Resistant hypertension is defined as failure to achieve goal blood pressure in patients who are adhering to full tolerated doses of an appropriate three-drug regimen that includes a diuretic.1,4,5 If we use these criteria, many patients labelled as having resistant hypertension probably do not truly have it; instead, they are nonadherent to therapy or are on an inadequate or inappropriate regimen. Although the true prevalence of resistant hypertension is not clear, estimates from large clinical trials suggest that about 20% to 30% of hypertensive patients may meet the criteria for it.4 For the subset of patients who have truly resistant hypertension, nonpharmacologic treatments such as renal sympathetic denervation are an intriguing avenue.


More than a half century ago, a surgical procedure, thoracolumbar sympathectomy (in which sympathetic nerve trunks and splanchnic nerves were removed), was sometimes performed to control blood pressure in patients with malignant hypertension. This was effective but caused debilitating side effects such as postural hypotension, erectile dysfunction, and syncope.

Smithwick and Thompson6 reported that, in 1,266 hypertensive patients who underwent this procedure and 467 medically treated controls, the 5-year mortality rates were 19% and 54%, respectively. Forty-five percent of those who survived the surgery had significantly lower blood pressure afterward, and the antihypertensive effect lasted 10 years or more.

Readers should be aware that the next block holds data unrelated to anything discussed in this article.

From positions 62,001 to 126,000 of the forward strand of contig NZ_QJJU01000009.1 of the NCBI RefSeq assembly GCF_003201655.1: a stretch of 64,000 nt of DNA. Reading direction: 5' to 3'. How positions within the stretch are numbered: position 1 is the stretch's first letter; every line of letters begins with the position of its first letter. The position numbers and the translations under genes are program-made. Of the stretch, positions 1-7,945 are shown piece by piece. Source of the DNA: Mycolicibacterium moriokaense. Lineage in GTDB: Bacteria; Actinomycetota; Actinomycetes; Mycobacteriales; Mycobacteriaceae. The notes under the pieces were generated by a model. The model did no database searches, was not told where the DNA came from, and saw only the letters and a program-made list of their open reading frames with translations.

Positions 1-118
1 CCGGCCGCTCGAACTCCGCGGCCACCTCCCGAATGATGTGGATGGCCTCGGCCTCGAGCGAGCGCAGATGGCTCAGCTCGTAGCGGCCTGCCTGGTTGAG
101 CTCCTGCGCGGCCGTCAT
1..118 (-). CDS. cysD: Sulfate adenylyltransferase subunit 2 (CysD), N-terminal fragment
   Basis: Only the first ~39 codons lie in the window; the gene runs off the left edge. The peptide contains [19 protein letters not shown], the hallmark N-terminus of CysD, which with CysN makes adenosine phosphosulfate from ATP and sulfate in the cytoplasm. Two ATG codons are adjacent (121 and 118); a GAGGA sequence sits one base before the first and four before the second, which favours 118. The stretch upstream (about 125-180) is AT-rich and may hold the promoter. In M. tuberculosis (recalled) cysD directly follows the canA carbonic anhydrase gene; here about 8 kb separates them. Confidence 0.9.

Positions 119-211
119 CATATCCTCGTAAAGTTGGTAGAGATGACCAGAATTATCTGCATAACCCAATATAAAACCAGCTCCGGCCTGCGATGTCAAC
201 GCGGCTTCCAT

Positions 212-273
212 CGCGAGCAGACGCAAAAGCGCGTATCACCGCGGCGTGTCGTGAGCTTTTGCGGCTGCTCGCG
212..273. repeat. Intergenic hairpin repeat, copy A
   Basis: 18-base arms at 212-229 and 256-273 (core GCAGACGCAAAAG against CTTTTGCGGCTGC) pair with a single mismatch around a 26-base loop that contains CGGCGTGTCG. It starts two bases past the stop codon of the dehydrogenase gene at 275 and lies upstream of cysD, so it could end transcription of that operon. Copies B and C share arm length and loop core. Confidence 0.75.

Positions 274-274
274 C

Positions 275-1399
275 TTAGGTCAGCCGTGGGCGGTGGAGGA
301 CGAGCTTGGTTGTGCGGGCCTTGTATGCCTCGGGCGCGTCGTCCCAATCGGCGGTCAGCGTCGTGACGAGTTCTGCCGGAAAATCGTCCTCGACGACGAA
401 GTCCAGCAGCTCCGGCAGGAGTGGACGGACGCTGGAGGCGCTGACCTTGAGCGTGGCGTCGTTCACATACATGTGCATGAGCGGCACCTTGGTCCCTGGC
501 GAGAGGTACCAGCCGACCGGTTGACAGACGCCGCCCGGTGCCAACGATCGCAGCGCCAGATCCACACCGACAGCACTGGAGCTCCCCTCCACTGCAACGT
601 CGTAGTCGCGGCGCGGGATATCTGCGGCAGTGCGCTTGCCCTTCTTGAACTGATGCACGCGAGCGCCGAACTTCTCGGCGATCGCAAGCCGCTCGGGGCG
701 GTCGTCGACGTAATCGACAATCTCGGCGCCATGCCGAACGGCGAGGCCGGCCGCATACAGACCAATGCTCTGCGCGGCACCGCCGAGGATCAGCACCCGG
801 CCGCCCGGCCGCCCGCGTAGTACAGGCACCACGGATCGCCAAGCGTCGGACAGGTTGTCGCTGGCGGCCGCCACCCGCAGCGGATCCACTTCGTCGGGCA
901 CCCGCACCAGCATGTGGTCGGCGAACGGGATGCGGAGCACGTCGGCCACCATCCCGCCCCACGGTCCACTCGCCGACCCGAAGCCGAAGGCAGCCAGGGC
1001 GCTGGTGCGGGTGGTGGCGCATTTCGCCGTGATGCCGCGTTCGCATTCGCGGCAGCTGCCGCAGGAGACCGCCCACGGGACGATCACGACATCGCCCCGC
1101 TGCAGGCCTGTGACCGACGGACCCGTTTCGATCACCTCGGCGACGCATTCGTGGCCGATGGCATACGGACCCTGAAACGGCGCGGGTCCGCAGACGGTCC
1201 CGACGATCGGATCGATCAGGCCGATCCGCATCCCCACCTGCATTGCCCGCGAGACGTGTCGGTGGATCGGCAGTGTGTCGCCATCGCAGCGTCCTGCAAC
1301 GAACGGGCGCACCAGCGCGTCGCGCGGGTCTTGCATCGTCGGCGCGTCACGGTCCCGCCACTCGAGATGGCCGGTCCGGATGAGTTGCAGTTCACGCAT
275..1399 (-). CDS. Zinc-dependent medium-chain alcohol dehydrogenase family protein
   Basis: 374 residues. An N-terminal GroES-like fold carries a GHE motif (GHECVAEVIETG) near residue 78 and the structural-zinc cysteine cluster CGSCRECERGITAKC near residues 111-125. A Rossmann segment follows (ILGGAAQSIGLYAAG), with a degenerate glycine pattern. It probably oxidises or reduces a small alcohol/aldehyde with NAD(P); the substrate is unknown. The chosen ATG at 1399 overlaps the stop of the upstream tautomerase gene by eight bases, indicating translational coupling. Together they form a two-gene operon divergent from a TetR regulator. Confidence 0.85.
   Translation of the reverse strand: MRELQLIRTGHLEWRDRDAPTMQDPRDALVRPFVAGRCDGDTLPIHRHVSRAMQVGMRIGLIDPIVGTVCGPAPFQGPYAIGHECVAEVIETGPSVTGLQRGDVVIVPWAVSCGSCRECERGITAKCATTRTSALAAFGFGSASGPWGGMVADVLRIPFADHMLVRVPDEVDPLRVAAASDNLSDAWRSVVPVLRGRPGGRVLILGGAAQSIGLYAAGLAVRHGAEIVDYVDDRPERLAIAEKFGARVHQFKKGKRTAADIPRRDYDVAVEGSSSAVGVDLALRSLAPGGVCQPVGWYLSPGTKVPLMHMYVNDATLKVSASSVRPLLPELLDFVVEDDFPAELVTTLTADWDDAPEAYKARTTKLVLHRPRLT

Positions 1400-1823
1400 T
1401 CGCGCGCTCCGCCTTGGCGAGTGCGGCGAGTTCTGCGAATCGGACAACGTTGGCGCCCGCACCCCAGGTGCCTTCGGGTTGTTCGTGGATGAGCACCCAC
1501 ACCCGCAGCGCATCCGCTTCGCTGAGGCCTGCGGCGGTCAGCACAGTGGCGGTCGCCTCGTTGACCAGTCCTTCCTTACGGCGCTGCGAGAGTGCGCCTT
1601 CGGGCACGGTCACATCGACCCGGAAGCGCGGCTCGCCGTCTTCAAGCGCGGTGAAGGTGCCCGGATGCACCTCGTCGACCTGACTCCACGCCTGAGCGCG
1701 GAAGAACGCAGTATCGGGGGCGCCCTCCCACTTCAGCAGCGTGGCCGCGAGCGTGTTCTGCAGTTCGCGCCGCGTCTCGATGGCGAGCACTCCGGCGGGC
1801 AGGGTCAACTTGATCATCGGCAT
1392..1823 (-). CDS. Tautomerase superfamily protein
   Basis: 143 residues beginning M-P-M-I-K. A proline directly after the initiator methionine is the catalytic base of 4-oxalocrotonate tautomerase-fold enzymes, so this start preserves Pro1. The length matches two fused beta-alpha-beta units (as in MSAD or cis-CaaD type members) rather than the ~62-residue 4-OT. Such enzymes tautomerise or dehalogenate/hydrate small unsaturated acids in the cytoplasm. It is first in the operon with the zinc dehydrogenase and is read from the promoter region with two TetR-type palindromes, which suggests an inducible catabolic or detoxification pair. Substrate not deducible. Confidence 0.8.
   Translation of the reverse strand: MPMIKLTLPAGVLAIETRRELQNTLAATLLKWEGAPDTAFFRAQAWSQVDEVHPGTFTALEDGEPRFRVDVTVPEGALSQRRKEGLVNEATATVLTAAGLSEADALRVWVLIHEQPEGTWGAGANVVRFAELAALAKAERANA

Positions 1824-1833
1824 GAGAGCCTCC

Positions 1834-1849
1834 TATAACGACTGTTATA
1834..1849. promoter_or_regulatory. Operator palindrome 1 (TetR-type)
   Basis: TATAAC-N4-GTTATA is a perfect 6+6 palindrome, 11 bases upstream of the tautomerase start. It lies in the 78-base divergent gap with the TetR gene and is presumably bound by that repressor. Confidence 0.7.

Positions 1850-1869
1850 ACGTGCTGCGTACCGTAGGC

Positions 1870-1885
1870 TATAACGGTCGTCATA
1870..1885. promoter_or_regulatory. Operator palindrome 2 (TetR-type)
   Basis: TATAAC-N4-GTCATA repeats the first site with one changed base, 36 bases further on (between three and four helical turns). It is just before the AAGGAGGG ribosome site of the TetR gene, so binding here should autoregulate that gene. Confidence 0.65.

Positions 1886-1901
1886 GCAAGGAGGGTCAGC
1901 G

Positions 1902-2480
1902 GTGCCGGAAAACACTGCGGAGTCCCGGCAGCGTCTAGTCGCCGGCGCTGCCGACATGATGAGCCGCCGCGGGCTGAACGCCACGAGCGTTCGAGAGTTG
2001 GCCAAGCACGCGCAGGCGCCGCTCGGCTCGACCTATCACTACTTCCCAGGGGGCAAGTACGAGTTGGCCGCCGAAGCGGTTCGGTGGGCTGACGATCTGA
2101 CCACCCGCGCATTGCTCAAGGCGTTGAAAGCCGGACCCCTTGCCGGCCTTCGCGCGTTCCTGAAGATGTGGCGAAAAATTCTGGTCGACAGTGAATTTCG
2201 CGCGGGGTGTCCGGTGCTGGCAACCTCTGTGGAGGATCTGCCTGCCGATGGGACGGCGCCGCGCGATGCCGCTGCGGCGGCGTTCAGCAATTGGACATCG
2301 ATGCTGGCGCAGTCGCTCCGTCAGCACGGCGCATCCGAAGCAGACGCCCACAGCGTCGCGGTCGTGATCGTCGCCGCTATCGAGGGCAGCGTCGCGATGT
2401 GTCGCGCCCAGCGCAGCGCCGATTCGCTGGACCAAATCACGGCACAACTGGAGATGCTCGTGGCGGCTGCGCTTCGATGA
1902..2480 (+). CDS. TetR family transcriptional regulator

The procedure fell out of favor due to the morbidity associated with this nonselective approach and to the increased availability of drug therapy.


A variety of evidence suggests that hyperactivation of the sympathetic nervous system plays a major role in initiating and maintaining hypertension. For example, drugs that inhibit the sympathetic drive at various levels have a blood-pressure-lowering effect. Further, direct intraneural recordings show a high level of sympathetic nerve activity in the muscles of hypertensive patients, who also have high levels of cardiac and renal norepinephrine “spillover”—ie, the amount of this neurotransmitter that escapes neuronal uptake and local metabolism and spills over into the circulation.7

Figure 1.

The kidneys are supplied with postganglionic sympathetic nerve fibers that end in the efferent and afferent renal arterioles, the juxtaglomerular apparatus, and the renal tubular system. Studies in animals and humans have shown that an increase in efferent signals (ie, from the brain to the kidney) leads to renal vasoconstriction and decreased renal blood flow, increased renin release, and sodium retention.8,9 Afferent signals (from the kidney to the central nervous system), which are increased in states of renal ischemia, renal parenchymal injury, and hypoxia, disinhibit the vasomotor center (the nuclei tractus solitarii) in the central nervous system, leading to increased efferent signals to the kidneys, heart, and peripheral blood vessels (Figure 1).10

Enhanced sympathetic activity in patients with hypertension may play a role in subsequent target-organ damage such as left ventricular hypertrophy, congestive heart failure, and progressive renal damage.11

Studies of renal denervation in animals, using surgical and chemical techniques, have further helped to establish the role of renal sympathetic nerves in hypertension.12,13